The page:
“If we have a non-Native [person] missing in a city 25 miles north of us, it’s all over the news, the newspapers, posters going up,” Aldrich told Teen Vogue. “If we have someone missing, one of our Native missing, they try to keep it quiet.”

via @R_OWL_MIRROR/TWITTER

The plight of missing and murdered Indigenous women is a pervasive but underreported problem.

According to the Urban Indian Health Institute, 5,712 missing Alaska Native and American Indian women and girls were reported missing in 2016. Only 116 of them were registered in the Department of Justice database

The FBI’s National Crime Information Center database reports that Native American and Alaska Native women made up 0.8% of the U.S. population, but made up 1.8% of 2017 missing persons cases.

And these statistics only reflect the reported number of cases. Many native people have feelings of hopelessness when it comes to reporting their missing loved ones. They know that authorities won’t even try to find their missing family members.

Both family members of Indigenous people as well as Indigenous activists explain that there is a general attitude of apathy, victim-blaming, and lack of urgency when it comes to the local government’s response to these missing women.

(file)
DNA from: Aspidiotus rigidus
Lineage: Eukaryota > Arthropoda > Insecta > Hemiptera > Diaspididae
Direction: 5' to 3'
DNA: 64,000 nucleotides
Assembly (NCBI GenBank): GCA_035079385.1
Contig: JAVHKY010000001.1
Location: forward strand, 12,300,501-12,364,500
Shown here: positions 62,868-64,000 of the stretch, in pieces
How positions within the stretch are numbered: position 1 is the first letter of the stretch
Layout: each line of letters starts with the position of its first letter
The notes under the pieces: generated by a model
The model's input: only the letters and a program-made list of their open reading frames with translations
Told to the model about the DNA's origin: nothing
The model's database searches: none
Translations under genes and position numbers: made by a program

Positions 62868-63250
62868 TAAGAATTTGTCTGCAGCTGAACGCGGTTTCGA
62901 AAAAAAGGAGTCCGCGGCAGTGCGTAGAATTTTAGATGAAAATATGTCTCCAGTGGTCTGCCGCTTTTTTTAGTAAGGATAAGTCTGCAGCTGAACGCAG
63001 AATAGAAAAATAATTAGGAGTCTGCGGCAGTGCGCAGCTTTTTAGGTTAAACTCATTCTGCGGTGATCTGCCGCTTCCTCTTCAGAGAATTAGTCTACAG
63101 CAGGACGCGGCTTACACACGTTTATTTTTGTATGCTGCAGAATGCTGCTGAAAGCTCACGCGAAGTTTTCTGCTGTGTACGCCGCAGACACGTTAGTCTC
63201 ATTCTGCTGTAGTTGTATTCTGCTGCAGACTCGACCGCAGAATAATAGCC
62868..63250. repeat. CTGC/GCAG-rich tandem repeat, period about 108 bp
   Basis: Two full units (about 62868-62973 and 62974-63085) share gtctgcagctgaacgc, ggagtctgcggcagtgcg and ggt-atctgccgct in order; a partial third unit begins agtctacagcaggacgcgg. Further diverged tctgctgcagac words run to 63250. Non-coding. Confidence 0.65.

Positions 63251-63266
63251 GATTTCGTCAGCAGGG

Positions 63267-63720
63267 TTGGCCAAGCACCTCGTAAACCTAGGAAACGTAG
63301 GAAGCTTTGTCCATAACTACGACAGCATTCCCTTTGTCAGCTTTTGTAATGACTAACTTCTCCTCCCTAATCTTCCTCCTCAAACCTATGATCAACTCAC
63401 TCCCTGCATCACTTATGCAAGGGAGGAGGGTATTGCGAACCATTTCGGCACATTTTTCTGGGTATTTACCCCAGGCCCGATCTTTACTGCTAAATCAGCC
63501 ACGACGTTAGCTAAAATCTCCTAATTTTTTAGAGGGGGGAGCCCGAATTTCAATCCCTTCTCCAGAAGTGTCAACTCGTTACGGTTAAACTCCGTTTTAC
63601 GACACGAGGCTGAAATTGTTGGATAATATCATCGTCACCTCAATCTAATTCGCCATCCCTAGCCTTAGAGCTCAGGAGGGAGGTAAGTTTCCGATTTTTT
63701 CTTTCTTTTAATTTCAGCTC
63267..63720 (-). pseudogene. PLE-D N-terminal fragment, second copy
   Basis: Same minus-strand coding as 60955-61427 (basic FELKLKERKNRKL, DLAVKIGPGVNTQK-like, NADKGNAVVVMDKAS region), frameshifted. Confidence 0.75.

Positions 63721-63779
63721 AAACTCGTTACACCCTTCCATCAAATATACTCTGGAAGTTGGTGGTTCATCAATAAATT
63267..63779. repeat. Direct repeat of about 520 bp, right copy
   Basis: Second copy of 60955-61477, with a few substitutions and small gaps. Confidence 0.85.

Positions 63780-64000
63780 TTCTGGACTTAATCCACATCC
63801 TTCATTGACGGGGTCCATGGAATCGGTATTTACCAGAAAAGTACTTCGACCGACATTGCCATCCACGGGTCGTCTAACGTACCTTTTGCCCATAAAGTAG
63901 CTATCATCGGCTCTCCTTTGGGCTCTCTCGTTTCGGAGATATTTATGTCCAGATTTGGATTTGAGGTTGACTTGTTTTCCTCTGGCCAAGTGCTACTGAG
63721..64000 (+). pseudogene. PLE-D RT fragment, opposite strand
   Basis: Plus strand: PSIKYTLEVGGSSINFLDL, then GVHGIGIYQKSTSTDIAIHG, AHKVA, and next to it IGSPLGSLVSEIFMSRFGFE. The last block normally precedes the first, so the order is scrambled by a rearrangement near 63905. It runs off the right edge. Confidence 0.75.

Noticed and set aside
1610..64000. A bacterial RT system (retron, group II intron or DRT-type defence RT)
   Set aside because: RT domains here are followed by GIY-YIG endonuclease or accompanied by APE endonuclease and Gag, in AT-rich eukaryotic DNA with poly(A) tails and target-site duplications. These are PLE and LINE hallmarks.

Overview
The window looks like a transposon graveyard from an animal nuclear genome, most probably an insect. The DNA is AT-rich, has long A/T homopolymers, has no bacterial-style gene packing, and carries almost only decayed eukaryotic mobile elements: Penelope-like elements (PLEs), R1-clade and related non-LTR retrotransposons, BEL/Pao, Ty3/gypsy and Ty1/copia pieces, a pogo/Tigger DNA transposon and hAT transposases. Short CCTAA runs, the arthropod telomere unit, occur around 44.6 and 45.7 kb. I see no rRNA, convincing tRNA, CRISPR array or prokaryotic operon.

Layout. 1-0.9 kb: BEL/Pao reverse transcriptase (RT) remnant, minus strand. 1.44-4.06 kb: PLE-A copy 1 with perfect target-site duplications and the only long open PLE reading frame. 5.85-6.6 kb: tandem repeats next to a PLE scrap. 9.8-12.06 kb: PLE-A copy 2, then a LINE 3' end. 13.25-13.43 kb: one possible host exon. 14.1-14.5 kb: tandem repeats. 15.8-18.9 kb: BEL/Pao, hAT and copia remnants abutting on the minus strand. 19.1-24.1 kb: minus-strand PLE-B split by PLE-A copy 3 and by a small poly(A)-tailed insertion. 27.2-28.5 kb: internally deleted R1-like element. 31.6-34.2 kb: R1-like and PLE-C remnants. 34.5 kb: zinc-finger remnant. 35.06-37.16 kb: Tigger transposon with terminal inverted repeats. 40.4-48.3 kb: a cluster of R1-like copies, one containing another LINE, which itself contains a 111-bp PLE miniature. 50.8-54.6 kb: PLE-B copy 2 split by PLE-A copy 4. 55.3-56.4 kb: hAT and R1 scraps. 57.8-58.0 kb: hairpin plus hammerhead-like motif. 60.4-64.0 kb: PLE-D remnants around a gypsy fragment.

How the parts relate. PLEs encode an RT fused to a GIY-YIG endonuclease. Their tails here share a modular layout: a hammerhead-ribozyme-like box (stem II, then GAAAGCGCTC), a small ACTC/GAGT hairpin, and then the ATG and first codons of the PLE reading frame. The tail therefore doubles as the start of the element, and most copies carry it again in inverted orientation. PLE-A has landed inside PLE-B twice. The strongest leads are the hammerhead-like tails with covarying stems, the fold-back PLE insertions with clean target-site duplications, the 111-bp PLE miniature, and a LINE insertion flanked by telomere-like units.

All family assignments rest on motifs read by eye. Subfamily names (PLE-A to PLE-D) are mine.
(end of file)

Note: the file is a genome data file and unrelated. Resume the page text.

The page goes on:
“When no one in authority looks for a missing woman, it sends a strong statement to the families and to communities that this life doesn’t matter–it is an expendable life,” said University of Kansas Professor Sarah Deer to Teen Vogue.

“Victim-blaming is often a part of this dynamic,” Deer continued. “If she’s done X, Y, or Z–no wonder she got caught up in trouble. Unlike an innocent white college girl, this Native woman doesn’t deserve prioritization.”

But as of now, activists and organizers are hopeful that Savanna’s Act will change the way government institutions respond to this all-too-common problem. 

“Missing and murdered Indigenous women are no longer invisible. They are no longer hidden in the shadows,” said former North Dakota Senator and bill co-sponsor Heidi Heitkamp. “By raising awareness about this crisis and taking concrete action to help address it, we can help make sure Indigenous women are better protected.”

Notice any needed corrections? Please email us at corrections@wearemitu.com

An ICE Nurse Says That Migrant Women Are Having Hysterectomies Performed Without Their Consent While In Detention Centers

Fierce

An ICE Nurse Says That Migrant Women Are Having Hysterectomies Performed Without Their Consent While In Detention Centers

Janis Christie / Getty Images